Anyone who knows me will tell you that I’m a major Harry Potter fan. I may not be the demographic J. K. Rowling was aiming for but she got me anyway. 🙂


This year we’ve been celebrating the 20th anniversary of the first book that came out, Harry Potter and the Sorcerer’s Stone (although in England it was called the Philosopher’s Stone). There’s been tons of stories about the books, the movies, the characters, the fandom beliefs and I’ve loved every bit of it, especially an article titled 194 Thoughts I Had While Watching The ‘Harry Potter’ Franchise For The First Time and Dobby The House-Elf Still Brings Generosity To The ‘Harry Potter’ Universe And Beyond.

The thing is, I’ve been a fan for a long time, although I wasn’t a fan from the beginning. I thought they were kid’s books, which the early books were. I started the series by reading the 5th book, Harry Potter and the Order of the Phoenix, and realized there was a lot of information I was missing that made it a bit hard to fully understand, but it still captured my imagination. After that I found my way to watching the first two movies and I’ve been hooked every since.

How hooked am I? I can’t give you exact numbers but I’ve consumed each of the Harry Potter books multiple times; I’ve never read any other book more than twice. After the way I started I decided that, when I’m ready to go through them again I always have to start at the first book and go through them in order. I pretty much do the same for the movies, although every once in a while I feel the need to watch a particular movie on its own. I’ve seen each movie at least 20 times, which might be fewer times than I’ve seen Independence Day, but that’s just one movie whereas there are 8 Harry Potter movies… and all of them are longer. 🙂 Not only that, but when I went to Orlando, all I could think about was visiting the Harry Potter world at Universal; I didn’t even think about Disneyland! 😀

With that build up, it’s time to get into the main topic of this post, which is a discussion of evergreen content writing (or marketing if you’re a purist). This is actually the third time I’ve made Harry Potter et al the topic of a blog post. The first one was about Harry Potter being a great leader. The second was blogging lessons from the series. There could have been a lot more but I figure I should only milk it so many times! lol

Many of us read articles where they say that the best types of posts to write are evergreen posts; that means articles that either never age to the point where they’re useless or articles that can be made “new” just by doing a few tweaks here and there. The first way is the best way to go if you can get there because not only do you never have to touch it but you can always refer back to it and gain a new audience that might have missed it.


The Potter Universe is a great place to glean a few lessons in evergreen content writing. They may not be the lessons you’re thinking about, and they’re definitely different lessons than the one I wrote about blogging (although I’m going to touch upon one of the points from there). These are pretty good lessons for all of us to learn, and we can thank the only billionaire writer for helping us to learn them (although James Patterson’s getting close; I might have to talk about him at another time).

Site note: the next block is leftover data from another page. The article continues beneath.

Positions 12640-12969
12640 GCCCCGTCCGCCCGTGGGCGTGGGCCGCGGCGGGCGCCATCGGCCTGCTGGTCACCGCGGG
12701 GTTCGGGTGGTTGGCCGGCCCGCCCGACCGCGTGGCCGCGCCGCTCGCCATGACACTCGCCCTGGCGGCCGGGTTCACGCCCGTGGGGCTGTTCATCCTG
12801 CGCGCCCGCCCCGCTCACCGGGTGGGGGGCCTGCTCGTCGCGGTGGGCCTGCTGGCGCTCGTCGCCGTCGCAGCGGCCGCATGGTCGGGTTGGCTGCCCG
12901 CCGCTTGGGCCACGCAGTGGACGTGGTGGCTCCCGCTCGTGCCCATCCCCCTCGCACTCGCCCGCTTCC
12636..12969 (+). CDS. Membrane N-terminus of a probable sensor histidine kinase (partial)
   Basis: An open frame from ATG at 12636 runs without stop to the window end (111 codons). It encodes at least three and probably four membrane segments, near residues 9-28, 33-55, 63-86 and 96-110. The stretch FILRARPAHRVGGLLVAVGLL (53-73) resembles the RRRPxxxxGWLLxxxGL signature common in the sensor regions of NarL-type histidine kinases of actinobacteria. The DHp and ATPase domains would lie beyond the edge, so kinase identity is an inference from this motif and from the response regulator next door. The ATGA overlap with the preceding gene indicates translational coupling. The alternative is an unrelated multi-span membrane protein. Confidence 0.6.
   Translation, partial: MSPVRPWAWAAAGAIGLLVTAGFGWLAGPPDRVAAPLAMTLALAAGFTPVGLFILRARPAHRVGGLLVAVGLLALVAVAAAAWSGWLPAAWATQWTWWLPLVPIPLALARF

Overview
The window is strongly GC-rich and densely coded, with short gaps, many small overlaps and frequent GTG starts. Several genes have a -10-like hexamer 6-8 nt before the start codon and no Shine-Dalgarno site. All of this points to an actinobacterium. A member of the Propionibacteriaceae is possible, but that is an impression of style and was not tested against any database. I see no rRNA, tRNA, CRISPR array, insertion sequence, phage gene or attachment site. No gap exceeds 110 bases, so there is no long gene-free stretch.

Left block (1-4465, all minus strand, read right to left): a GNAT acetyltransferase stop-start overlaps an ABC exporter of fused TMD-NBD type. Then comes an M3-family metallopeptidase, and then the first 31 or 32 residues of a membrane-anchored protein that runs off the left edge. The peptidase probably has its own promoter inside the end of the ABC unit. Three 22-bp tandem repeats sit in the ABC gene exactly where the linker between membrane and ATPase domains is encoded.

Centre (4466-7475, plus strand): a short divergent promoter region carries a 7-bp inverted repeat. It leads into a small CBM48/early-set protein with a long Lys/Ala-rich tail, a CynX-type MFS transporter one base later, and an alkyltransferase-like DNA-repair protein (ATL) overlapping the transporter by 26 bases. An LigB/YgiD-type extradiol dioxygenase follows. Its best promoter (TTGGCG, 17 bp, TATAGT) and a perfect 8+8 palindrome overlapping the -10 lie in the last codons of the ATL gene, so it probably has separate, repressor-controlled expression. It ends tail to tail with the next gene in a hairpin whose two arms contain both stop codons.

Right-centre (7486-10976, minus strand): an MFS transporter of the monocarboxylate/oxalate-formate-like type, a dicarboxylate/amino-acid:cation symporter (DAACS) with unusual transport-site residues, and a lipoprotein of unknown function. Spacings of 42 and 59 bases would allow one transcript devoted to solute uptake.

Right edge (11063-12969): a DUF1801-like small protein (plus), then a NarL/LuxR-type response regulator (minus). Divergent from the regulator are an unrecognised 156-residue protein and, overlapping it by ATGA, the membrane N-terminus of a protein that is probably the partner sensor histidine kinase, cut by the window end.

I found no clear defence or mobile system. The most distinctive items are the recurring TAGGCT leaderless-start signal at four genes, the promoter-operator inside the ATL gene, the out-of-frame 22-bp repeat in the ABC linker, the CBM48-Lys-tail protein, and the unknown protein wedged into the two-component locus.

1. Think long and hard about what you want to say

I have to admit that I violate this principle more often than you would believe. For instance, the idea for this article came up only 15 minutes before I started writing it. Yet, the longest and consistently most visited articles I’ve written are those that I’ve spent time developing up front before I started writing them. A couple of my most popular articles are 15 Lessons From 1,500 Blog Posts, which I wrote in 2014 and 10 Things You Must Have For A Happy Life which I wrote in 2012. Those posts took a lot of thought and some planning, and at 3100 and 2700 words you know I planned those posts to be epic!

Every post doesn’t need to take this kind of time to put together obviously, but we’re talking about evergreen content. There’s nothing in either of those posts that’s not as true today as the day that I wrote them. They continue getting pretty good traffic some years removed from publication and I’m still proud of both of them.

2. Write about what you know; if you don’t know it, research it

When I wrote about blogging lessons learned, I stated that “Research can help bring more meaning into what you’re doing”. That’s still true to this day, but one doesn’t always have to do a lot of research to know what they’re talking about.

For instance, I’m a health care finance consultant, which might not mean much to you until I give a little bit of explanation. What I do is help hospitals increase their revenue, which invariably increases their cash. I’ve been doing this kind of work for more than 30 years. I can sit down a write an article like How Hospitals And Physicians Set Prices without batting an eye or losing any sleep because it’s something I know really well.

Yet, something I see that quite often fails is when I see many guest posts on blogs that are basically copying what someone else has already said. Not only is it lazy but it’s content that only people new to the concept might even entertain themselves to read. Many times the people writing the content don’t really know what they’re talking about and haven’t put any time into researching it or learning anything about the topic.